Last year’s synod drew 500 people. We’re hoping to double that number this year.
Last year what emerged from the synod was CCCR’s Action Coordinating Team (ACT), which, among other things, is currently facilitating “listening sessions” at which issues of conscience that concern local Catholics are being identified and discussed. This year, what we’re calling the Council of the Baptized will be the primary outcome of the synod. This council will serve as a representative and deliberative body that will address the issues of conscience discerned in ACT’s listening sessions and communicate throughout the Archdiocese of St. Paul-Minneapolis the voice of the people as it relates to these issues.
Exciting stuff, wouldn't you say? But, wait, there's more. . . . Last year, the synod’s keynote speaker was Paul Lakeland; this year it is Anthony Padovano.
Like Lakeland, Padovano (pictured at left) is a well-respected Catholic author and theologian. He holds doctorates and professorships in theology and literature, and is the author of twenty-nine books including three award-winning plays. His personal and professional papers are in the permanent archives of the University of Notre Dame.
Dr. Padovano has been visiting professor at twenty-five American colleges and universities. He lectures world-wide and appears regularly in the media. He was the first elected president of CORPUS and served in that capacity for ten years. He is a founding member and a distinguished professor of literature and philosophy at New Jersey's Ramapo College, and has served, since 1986, as pastor of The Inclusive Community where Catholics and Protestants worship together.
Recently I came across an article written by Padovano that in many ways reflects this blog's focus on exploring issues of sexuality within Catholicism. Accordingly, I share today a brief excerpt from Anthony Padovano’s "Power and Sex in the Catholic Church." This particular excerpt explores the preaching of Jesus as it relates to issues of sex and power.
Sex becomes a problem when power becomes a problem.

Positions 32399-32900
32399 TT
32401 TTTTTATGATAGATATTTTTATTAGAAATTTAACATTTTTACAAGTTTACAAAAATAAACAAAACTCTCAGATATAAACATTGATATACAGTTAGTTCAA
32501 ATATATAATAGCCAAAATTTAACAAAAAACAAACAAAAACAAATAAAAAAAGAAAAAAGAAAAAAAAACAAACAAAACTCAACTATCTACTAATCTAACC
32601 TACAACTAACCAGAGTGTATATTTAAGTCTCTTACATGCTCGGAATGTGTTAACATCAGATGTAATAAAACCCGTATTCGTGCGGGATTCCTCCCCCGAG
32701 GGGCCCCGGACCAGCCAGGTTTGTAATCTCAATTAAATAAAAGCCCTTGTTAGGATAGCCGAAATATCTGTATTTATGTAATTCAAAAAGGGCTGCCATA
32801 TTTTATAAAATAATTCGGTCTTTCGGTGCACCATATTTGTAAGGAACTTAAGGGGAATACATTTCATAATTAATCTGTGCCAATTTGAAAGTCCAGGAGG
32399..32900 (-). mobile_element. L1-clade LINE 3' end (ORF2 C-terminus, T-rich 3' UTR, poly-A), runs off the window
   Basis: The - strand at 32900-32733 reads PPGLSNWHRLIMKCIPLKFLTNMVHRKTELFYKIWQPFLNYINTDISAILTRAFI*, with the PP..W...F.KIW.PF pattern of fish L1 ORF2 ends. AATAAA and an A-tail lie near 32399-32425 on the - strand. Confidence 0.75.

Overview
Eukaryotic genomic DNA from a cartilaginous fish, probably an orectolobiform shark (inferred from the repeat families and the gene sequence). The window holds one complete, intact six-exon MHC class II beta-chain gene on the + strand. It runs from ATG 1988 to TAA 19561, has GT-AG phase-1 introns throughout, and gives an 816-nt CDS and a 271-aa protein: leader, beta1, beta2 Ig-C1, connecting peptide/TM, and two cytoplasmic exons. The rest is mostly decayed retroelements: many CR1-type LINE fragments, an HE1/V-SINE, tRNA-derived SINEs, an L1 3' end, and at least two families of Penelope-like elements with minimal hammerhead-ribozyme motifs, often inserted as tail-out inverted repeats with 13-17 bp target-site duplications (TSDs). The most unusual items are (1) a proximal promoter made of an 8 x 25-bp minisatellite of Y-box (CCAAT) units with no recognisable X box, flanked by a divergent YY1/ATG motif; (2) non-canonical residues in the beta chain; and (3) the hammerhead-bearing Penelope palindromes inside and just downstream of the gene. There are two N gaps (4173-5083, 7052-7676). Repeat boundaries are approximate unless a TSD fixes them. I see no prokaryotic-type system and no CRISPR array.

The reason why the Gospels deal so little with sexual concerns derives from their preferred focus on power issues. Indeed, the New Testament at large has little over-all interest in sexual ethics.
Sex becomes a central theme as authority and power escalate in importance. If the power equation in life is balanced, the sexual equation is automatically adjusted.
Since Jesus resists so regularly power as a defining characteristic of his life, sex is not of utmost significance in his preaching.
Jesus rejects power for himself in the secular and religious categories of his day. Notice his behavior.
He does not want to be king when people offer this to him. He does not allow the sword even when this may rescue him. He tells Pilate he has no interest in political power but only in a kingdom of love. He keeps a distance from priesthood and wealth. When he heals, he does not seek submission from others but faith. The Easter apparitions are not a summons to retribution or redress of injustice but a call to peace and forgiveness and mission and the Spirit.
The preaching of Jesus is consistent with his behavior.
If the Kingdom of God is within us, then institutional or ecclesial power does not justify us.
If love is the hallmark of discipleship, then hierarchy is of marginal value.
If forgiveness is a sign of the Spirit, then the heart is where salvation happens.
If we are judged by God in terms of how we treat one another, then vulnerabilities trigger compassion rather than dominance or advantage.
One sees all this at work quite strikingly in Jesus' teaching on divorce.
It is not divorce as such that Jesus prohibits.
Matthew and Paul both understand this and write exceptions into the earlier absolute prohibition of divorce in Mark. The Catholic Church expanded these exceptions over the centuries of the first millennium.
The intent of Jesus becomes clear when one realizes that Jewish law and custom of the time defined a married woman as property. Divorce was an exclusively male prerogative of power over a woman who was juridically his possession. Adultery is not a sexual but a property, power issue.
The Catholic Church today sees divorce as an essentially sexual issue. A marriage is not truly permanent until it is consummated. A second marriage after divorce is allowed if there is no sexual relationship in the second marriage.
Jesus, on the other hand, limits, not sexual options but, rather, the ability to own, control and dismiss another person.
Power over others, controlling others, is attacked in its very root by the preaching of Jesus.
To read Anthony Padovano's "Power and Sex in the Catholic Church" in its entirety, click here.
See also the previous Wild Reed posts:
The Sexuality of Jesus
Jesus Was a Sissy
The “Wild Gaiety” of Jesus’ Moral Teaching
Why Jesus is My Man
Jesus: Path-Blazer of Radical Transformation
Jesus: The Most Dangerous Kind of Rebel
Bishop Thomas Gumbleton: A Priesthood Set Apart and Above Others is Not the Way of Jesus
Relationship: The Crucial Factor in Sexual Morality
The Non-Negotiables of Human Sex